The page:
Redundancies during COVID

The COVID-19 pandemic has wreaked havoc on businesses – and with it, we’ve seen sweeping redundancies across the country.

Explore what’s happening in the jobs market, and what you can do if you’ve been affected?

What’s the current situation in the UK?

Even with the government’s Coronavirus Jobs Retention Scheme – known to everyone outside of Whitehall as ‘furlough’ – redundancies are on the up.

The latest figures from the ONS cover October to December 2020 – that’s the time when the UK saw the introduction of the tier system, as well as the second national lockdown. And in that time, redundancies massively increased.

It’s now estimated that out of every 1,000 employees, 12.3 have lost their jobs. The last time it was anywhere near that high was in February-April 2009, during the recession.

Hospitality and retail have witnessed the worst of job losses, so it’s no surprise that 18- to 25-year-olds, who tend to be employed in those industries, have taken the worst hit; 287,000 dropped off the employee payroll.

The UK unemployment rate as a whole rests at 5.1% (or about 1.74 million people). But the Bank of England reckons that by June we’ll hit a peak of 7.75%. In other words, it could get worse before it gets better.
The real test for the country will come when shops, offices, and other businesses open up, and the furlough scheme ends.

When can an employer make you redundant?

The company you work for can make you redundant when:
  • The business has gone bust
  • Your position no longer exists or is ‘unnecessary’
  • The company is reorganised, relocated, or must make staff reductions

Your employer also needs to prove there was a genuine reason for dismissing you and you were fairly selected for redundancy.

Any employee can be made redundant (even those on furlough). But unless you’re an employee who’s been with the business for two or more years, you won’t be entitled to statutory redundancy pay. That’s not to say the business won’t give you anything, they’re just not legally obliged to pay it.

If you meet the requirements, according to the government, you’ll get:
  • Half a week’s pay for each full year you were under 22
  • One week’s pay for each full year you were 22 or older, but under 41
  • One and half week’s pay for each full year you were 41 or older

If you’re on furlough, you’ll be paid according to your contracted salary or wage – not the 80% salary you’re currently on.

Remember, even if you lose your job because of COVID-19, your employment rights aren’t affected.

Who should you talk to after being made redundant?

If you’ve been made redundant, or you’re facing the redundancy process, don’t panic. There are organisations out there who can help.

Citizens Advice is an excellent place to start. This independent service offers help and advice, and has partnered with loads of charities who can also assist you after losing your job.

On the look-out for another job? Get in touch with the Rapid Response Service at the Jobcentre – you can email them at [email protected]. It’s a service designed to get you back to work, with help writing up a new CV, finding jobs and training, getting help with expenses, and lots more.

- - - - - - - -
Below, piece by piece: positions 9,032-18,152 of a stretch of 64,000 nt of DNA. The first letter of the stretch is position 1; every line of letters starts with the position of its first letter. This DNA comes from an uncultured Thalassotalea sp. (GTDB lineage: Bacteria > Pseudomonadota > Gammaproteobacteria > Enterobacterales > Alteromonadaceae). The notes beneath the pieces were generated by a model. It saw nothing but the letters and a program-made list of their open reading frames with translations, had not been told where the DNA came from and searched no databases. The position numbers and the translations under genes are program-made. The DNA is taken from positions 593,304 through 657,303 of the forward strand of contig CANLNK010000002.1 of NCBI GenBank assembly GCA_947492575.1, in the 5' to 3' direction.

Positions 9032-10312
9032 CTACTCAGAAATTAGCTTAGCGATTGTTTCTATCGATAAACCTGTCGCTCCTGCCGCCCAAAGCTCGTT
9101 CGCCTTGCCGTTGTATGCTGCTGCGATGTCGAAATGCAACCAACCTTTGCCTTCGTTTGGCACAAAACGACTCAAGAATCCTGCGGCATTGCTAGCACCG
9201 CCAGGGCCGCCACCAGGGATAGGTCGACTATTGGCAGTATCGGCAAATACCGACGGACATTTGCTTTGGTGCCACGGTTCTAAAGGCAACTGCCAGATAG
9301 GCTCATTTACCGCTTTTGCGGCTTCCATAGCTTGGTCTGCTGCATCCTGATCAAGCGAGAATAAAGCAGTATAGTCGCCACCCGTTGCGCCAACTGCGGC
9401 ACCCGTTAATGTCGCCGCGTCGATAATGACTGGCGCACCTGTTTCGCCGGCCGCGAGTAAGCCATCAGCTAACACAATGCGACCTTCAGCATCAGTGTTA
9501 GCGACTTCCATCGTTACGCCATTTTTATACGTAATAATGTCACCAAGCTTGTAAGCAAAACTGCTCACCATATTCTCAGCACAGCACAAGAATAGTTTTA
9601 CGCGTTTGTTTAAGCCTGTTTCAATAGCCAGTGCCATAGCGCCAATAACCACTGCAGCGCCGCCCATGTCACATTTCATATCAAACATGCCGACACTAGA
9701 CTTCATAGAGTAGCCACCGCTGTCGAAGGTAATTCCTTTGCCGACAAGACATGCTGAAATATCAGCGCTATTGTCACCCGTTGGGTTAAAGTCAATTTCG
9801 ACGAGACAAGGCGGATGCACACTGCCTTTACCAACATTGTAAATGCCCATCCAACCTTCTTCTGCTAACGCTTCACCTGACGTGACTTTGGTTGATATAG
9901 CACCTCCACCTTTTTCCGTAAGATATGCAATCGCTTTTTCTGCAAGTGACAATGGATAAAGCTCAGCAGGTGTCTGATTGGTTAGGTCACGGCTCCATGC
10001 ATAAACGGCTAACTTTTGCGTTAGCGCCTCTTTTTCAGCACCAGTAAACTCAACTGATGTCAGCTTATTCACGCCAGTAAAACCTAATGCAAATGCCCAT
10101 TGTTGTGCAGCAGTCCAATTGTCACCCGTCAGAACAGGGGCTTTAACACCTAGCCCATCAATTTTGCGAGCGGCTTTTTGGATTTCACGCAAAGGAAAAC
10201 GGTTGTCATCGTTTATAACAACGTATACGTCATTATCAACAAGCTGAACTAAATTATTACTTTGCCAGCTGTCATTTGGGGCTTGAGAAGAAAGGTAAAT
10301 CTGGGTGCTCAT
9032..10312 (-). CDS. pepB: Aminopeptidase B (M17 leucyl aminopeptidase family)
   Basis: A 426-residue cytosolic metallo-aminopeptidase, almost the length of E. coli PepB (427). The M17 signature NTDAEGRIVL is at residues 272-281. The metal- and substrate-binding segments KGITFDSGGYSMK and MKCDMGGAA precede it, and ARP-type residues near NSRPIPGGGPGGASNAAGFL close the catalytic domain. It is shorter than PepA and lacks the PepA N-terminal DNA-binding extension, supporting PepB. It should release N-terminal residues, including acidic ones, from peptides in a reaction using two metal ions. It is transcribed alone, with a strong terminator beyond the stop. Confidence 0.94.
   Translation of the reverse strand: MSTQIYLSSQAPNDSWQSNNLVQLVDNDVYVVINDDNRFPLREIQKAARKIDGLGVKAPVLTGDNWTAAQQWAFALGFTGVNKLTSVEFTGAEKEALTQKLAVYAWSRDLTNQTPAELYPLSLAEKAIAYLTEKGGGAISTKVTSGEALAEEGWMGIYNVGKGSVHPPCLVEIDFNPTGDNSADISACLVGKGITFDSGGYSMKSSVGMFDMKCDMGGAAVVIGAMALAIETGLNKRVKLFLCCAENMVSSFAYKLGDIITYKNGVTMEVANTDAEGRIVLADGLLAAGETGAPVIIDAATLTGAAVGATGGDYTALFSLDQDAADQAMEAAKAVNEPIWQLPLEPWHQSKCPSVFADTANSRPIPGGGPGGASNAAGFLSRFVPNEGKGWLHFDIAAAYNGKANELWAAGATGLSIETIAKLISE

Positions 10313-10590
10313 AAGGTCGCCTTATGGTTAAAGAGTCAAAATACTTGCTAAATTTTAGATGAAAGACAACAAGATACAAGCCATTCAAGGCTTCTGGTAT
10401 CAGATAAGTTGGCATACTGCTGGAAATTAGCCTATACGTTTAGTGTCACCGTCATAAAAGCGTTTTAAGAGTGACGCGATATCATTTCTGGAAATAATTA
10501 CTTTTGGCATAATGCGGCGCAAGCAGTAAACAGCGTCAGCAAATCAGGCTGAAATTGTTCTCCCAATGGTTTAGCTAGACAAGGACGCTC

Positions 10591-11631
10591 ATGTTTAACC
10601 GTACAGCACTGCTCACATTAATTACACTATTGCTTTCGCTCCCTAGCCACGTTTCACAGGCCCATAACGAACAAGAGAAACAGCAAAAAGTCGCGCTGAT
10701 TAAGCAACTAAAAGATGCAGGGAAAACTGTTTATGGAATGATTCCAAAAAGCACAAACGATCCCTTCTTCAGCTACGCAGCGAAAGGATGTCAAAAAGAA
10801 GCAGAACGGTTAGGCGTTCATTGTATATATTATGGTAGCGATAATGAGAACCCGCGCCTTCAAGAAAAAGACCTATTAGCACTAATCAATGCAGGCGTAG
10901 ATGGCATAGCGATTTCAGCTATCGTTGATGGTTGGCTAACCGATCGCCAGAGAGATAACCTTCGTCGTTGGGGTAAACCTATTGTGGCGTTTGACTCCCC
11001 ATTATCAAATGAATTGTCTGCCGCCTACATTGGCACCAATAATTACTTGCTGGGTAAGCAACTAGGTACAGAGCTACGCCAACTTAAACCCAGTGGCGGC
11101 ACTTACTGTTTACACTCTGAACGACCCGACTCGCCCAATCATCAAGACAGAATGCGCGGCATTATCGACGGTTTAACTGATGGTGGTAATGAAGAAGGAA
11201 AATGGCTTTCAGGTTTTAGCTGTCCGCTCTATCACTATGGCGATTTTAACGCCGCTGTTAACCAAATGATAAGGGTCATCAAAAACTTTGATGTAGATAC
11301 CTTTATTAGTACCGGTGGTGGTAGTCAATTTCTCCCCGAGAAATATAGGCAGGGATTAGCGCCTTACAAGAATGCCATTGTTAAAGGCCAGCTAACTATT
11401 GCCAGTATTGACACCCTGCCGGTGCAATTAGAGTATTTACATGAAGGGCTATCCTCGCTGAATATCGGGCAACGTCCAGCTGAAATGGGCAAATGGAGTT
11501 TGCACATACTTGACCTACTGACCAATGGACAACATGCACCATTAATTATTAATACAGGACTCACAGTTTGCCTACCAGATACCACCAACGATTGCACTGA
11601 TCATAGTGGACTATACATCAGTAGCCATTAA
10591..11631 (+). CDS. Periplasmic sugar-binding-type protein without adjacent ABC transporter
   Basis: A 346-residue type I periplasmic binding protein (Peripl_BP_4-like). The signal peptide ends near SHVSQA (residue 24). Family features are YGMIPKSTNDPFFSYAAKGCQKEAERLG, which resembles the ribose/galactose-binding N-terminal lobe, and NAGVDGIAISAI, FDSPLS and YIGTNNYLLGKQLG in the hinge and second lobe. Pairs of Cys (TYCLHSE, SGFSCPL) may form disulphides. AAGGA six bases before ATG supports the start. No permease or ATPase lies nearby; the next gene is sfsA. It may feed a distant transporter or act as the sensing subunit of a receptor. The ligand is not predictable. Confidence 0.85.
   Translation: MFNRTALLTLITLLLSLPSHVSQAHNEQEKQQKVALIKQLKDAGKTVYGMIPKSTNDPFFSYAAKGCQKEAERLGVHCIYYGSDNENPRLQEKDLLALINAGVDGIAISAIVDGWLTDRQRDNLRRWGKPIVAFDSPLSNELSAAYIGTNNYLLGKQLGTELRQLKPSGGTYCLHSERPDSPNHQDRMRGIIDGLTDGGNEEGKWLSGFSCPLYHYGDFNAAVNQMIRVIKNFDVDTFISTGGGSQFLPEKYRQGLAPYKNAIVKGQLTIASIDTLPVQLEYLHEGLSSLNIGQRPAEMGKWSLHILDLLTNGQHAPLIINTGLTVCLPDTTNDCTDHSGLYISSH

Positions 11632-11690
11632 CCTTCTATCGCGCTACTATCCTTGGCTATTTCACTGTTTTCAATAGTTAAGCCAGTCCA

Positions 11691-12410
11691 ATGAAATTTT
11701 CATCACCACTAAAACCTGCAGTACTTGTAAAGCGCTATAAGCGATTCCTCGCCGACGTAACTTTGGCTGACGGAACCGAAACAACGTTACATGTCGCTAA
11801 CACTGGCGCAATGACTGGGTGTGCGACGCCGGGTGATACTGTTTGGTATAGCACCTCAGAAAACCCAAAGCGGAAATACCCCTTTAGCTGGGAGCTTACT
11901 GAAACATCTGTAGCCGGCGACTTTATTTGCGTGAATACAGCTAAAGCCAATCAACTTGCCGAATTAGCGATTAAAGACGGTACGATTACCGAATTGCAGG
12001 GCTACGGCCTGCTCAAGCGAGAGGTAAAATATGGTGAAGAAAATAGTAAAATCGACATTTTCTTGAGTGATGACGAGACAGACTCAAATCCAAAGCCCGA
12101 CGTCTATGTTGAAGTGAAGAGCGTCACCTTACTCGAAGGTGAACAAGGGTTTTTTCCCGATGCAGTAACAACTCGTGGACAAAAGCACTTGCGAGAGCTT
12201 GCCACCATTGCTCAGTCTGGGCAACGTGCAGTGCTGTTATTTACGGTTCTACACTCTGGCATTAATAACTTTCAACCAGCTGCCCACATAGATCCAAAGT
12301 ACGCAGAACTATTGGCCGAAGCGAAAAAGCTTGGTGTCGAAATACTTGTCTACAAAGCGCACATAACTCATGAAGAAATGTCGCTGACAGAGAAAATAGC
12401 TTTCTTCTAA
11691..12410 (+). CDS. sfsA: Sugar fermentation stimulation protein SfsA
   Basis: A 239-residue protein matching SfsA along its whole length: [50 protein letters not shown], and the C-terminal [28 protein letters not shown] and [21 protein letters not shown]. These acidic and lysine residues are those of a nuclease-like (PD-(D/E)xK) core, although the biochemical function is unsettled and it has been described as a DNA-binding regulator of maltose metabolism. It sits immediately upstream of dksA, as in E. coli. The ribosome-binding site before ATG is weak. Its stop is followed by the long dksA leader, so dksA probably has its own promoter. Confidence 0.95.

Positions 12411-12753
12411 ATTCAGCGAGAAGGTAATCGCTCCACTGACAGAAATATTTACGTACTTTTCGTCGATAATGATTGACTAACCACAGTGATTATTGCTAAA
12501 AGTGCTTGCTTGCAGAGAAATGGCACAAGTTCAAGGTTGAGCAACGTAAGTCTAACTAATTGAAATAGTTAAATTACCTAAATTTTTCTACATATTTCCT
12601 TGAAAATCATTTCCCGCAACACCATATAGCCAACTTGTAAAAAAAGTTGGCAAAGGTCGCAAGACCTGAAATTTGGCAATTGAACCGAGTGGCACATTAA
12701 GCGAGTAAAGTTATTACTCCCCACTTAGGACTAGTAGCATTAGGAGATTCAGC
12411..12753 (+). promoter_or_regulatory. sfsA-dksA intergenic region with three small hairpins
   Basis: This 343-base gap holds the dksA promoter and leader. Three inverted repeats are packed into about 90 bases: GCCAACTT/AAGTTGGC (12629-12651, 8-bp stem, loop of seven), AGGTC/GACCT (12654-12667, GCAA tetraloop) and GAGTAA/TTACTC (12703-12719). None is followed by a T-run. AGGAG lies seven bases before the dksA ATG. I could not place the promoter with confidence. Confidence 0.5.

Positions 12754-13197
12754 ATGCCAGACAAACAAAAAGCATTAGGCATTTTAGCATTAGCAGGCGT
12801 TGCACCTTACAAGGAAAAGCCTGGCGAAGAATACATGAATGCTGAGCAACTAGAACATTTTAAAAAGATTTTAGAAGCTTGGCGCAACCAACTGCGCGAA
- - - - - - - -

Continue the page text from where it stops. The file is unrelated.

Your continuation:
You can use the Rapid Response Service when you’re facing redundancy, or up to 13 weeks after losing your job.

You might also want to make a redundancy claim if you think the coronavirus is being used as a cover to get rid of you.

You don’t need a lawyer to do this, but it might be worth asking for their advice. They’ll let you know the requirements and process, so you get it right first time.

When should you make a redundancy claim?

During the coronavirus pandemic, job losses are sadly inevitable. Some businesses haven’t been able to trade for almost a year, and the way we work has changed, at least temporarily.

That doesn’t mean you shouldn’t consider making a redundancy claim if you believe:
  • You were unfairly selected for redundancy

There are lots of different ways for a company to select who’s made redundant, from ‘last in, first out’ to deciding based on workplace conduct. There’s no set method for deciding, although what your employer can’t do is choose you because of a protected characteristic or just because a manager doesn’t like you. That’s completely illegal.
  • The redundancy process was poor, flawed, or non-existent

Every business will have its own redundancy process. As part of that, you should be invited to meetings, consultations, and offered a similar job at the company if there is one. If you think it’s been mishandled – for instance, you weren’t given any notice about your redundancy – then you could make a claim. If there’s no process at all, speak to an employment solicitor as soon as you can.
  • Your redundancy isn’t genuine

Your employer needs to be able to prove there’s a real reason for making you redundant. COVID-19 has seen plenty of businesses go under or bought out, which are ‘fair’ reasons for job losses. If the business you work for is still hiring for roles like yours, then it’s likely the redundancy isn’t genuine; it’s being used as an excuse to dismiss you.

Remember, you must make a claim within three months (minus one day) of being made redundant.
With The Law Superstore, you can discover ways to resolve employment disputes, and compare and connect with legal experts for the advice you need to get you back on your feet.


Steve Clark

Steve creates helpful guides for The Law Superstore. He enjoys digging deep into new areas of the law, supporting partners, and translating legalese and jargon into plain English everyone can understand.